Calvin: that’s love?!?
Hobbes: Medically speaking.
Calvin: heck, that happened to me once, but I figured it was cooties!

I got initiated to Calvin and Hobbes just a few weeks back. Hmm, I can sense those mouths dropping out and astonished expressions on the faces of all those who are reading this, but…….
Anyways, how I got intitiated??

He : Haven’t you ever read a Calvin and Hobbes?
Me: Nope. My grand dad used to tell me stories though. I don’t know why I never picked those comics.
He: You have wasted your childhood. You can make up for it now though.

I decided to make up for the loss of not having read a single Calvin and Hobbes ever. Grabbed two books – Something under the bed is drooling and Yukon Ho!

There are many reasons why it has become special to me now. This is one of the rare comic strips, which makes me laugh, and laugh until my eyes get watery, until my stomach is swollen with pain and the sides are aching. It pulls open the curtains to make me see the brighter side of life, and many a times there is an underlying message in it. Bill Watterson’s brilliance lies in bringing out that message in the subtlest way.

Hobbes: how come we play war but not peace?
Calvin: Too few role models.

Not necessarily is there a message with each strip. The essence of a comic lies more in the word play, at which Watterson seems almost perfect. I can so connect with the character of Calvin. He thinks school can do no good to him. He dreams a lot – during sleep and during day. He wants everything his own way. He can go wild with imagination. He can blame the earth’s gravity for a snail’s slow pace. He is curious and immature. He thinks bigger than his brains and Hobbes aptly supports him. Hobbes goes to highlight the height of Calvin’s imaginations. Hobbes comes to life only around Calvin, otherwise he is a stuffed tiger – something the author has used beautifully to create a semi-fantasy world, where he could shift between reality and fantasy just as easily as he wants to. What is not hackneyed here (thankfully!) is that Hobbes does not come to life to play with Calvin, Hobbes is rather a philosopher who knows little about humans but derives conclusions about them based on the happenings around. Its just awe-inspiring how Watterson takes you on a journey of entertainment par excellence with just a few square cartooned boxes and plain conversations.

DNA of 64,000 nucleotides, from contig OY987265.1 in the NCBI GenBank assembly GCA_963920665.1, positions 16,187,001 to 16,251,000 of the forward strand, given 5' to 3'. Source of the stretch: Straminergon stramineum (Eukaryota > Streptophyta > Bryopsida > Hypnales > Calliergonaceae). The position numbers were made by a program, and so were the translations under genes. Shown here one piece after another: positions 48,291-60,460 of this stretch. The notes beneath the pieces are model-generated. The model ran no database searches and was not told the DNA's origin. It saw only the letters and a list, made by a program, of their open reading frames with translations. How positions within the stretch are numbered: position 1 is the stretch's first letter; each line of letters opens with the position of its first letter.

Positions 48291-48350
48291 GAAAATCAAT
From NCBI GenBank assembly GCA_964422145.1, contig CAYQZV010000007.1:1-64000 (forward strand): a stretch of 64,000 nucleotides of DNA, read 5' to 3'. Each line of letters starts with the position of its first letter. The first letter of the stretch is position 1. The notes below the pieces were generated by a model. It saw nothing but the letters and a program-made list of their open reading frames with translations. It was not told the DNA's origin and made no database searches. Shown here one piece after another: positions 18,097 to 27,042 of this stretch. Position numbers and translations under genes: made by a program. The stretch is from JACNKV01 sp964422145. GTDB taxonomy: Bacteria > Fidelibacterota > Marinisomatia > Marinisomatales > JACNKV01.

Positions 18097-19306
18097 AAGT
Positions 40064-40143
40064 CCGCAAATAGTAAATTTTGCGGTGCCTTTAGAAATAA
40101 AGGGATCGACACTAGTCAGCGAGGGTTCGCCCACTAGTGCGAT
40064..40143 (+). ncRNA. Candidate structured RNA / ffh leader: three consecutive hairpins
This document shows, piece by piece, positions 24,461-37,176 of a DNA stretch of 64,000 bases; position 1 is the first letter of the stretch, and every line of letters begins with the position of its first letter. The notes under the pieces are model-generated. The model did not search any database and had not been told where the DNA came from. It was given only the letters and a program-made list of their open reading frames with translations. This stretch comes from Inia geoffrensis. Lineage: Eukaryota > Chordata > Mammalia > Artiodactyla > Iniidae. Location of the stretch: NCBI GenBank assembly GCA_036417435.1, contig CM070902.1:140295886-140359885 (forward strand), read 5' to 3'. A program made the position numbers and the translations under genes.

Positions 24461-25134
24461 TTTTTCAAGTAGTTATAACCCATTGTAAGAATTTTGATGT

Calvin: isn’t it strange that evolution would give us a sense of humour. When you think about it, its weird that we have a physiological response to absurdity. We laugh at nonsense. We think its funny. Don’t you think its odd that we appreciate absurdity? Why would we develop that way? How does it benefit us?
Hobbes: I suppose if we couldn’t laugh at things that don’t make sense, we couldn’t react to a lot of life.

Watterson never whips a single philosophy, which is another best aspect of him. His light touch with deep thought is what kept me thumbing compulsively through the books.
There’s absolutely nothing to dislike about this comic. When authors write comics, they attract two kinds of audiences, both of which are diametrically opposed in opinion of the author’s work. I haven’t met one person who hates Calvin and Hobbes, and it’s because of the way Bill Watterson expresses himself through all of the characters in such a way that anyone can understand, and even assign a personality to the character to make it a completely and undoubtedly unique experience for every individual. The characters are flawless in their simplistic, but sophisticated style, and their thoughts and feelings are communicated perfectly through the great writing skills that Watterson displays.

Alright, this is almost turning into a comical nostalgia. A picture full of life, ain’t it? So, what is your comic?